The operation of the device shown in FIGS. 4 and 5 is similar to the operation of the device shown in FIGS. l and 2 when said device is installed so that the longer end portion of the lever 26 extends rearwardly when inoperative. If the position of this device on the ski is reversed end for end then its operation is similar to the operation of the dewce shown in FIG. 3.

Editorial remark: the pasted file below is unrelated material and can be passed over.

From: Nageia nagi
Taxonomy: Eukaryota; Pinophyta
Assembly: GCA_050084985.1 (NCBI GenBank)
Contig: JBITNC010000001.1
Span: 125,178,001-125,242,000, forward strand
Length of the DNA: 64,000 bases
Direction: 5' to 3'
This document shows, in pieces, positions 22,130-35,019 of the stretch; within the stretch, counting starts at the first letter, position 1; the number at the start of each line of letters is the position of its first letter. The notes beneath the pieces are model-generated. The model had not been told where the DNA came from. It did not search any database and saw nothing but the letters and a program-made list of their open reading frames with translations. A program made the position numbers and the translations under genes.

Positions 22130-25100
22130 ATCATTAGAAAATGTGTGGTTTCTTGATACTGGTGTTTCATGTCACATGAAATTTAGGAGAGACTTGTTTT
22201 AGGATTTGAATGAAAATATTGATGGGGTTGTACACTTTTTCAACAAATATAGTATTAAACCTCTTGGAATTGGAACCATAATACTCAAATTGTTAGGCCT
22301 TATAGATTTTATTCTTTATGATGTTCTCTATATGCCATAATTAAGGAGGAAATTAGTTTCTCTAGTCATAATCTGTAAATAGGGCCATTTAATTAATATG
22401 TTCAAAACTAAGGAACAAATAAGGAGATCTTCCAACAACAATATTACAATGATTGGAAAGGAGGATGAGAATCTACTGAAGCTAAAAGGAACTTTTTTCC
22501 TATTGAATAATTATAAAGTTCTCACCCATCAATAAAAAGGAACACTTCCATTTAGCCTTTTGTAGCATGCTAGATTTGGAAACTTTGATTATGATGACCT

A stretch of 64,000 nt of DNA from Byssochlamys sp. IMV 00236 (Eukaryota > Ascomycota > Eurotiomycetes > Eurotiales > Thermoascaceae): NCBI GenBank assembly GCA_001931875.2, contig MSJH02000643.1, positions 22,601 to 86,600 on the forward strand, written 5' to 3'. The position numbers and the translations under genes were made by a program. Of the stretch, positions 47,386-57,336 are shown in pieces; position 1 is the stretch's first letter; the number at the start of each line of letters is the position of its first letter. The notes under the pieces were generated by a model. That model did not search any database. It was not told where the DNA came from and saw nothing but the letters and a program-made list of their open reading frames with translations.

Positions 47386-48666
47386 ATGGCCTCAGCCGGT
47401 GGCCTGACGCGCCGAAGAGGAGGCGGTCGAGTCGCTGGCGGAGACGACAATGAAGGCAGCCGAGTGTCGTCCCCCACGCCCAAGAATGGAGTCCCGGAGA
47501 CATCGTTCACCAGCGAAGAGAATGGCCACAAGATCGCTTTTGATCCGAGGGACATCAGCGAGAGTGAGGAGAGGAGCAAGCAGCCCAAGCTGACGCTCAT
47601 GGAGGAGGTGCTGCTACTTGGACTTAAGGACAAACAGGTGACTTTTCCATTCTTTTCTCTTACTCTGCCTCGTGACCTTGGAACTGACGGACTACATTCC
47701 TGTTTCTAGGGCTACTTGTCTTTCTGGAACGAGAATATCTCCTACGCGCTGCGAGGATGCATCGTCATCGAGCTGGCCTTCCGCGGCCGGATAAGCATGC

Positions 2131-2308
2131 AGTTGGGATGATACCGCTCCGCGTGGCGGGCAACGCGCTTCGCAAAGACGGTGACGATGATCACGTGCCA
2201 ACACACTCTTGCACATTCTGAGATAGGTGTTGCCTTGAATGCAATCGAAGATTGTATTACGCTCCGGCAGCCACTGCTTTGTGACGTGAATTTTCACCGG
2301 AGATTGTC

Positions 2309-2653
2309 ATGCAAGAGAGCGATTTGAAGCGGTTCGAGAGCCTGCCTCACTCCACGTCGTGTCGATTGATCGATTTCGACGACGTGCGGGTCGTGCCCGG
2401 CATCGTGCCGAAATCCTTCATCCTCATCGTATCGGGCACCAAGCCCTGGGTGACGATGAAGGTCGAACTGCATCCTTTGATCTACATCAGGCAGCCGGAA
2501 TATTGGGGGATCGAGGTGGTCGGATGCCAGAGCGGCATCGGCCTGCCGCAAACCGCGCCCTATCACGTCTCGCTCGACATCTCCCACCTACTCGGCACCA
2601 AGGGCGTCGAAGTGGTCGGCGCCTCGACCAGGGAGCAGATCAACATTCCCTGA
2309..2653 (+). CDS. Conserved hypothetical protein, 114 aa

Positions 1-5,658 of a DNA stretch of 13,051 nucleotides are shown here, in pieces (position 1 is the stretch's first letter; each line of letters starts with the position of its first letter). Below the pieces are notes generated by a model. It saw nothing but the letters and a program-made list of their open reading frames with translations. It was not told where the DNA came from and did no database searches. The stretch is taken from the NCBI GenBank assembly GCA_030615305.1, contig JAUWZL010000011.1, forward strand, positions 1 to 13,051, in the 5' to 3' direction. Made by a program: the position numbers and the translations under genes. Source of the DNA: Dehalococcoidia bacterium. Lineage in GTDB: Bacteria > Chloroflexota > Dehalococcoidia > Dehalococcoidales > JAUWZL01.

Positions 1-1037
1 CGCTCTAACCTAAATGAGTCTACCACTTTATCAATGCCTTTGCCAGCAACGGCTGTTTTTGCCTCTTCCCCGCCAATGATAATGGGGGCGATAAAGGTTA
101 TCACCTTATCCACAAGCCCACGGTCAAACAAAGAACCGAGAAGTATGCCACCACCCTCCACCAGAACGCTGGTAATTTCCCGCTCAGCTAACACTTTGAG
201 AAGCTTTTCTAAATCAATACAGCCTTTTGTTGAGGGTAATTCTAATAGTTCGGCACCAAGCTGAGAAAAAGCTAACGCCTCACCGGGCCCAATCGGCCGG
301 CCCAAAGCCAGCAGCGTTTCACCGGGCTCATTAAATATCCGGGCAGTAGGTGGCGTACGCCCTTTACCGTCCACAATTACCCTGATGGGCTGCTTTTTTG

The structure shown in FIGS. 6, 7 and 8 is similar to that shown in FIGS. 4 and 5 except that it is designed to be installedin a longitudinally extending slot 40 in a ski 12'. This leaves the edges of the ski unobstructed and consequently this form of the invention is well adapted for use with skis which have ski binding parts located on or extending along the edges of said skis. Said FIGS. 6, 7 and 8 show a frame comprising two parallel side plates 41 and 42 spaced a short distance apart by spacer members 43 which are disposed between the ends of said side plates and rigidly secured thereto. Transverse anges 44 are provided on the upper edges of the side plates 41 and 42 for the reception of screws 4S by which the frame is secured to the ski 12'. A brake lever 46 is disposed between the plates 41 and 42 and pivotally mounted on a transverse bearing member 47. A spring 48 anchored on a cross pin 49 and held against rotation on said pin 49 t by a stop pin 50 tends to rotatively move the lever 46 in l wider and the end of brake lever 46 can have a curved part Vsimilar to the curved part 21 of lever 16 if desired. The slot 40 can be in the medial plane of the ski or at any point between the two edges of said ski.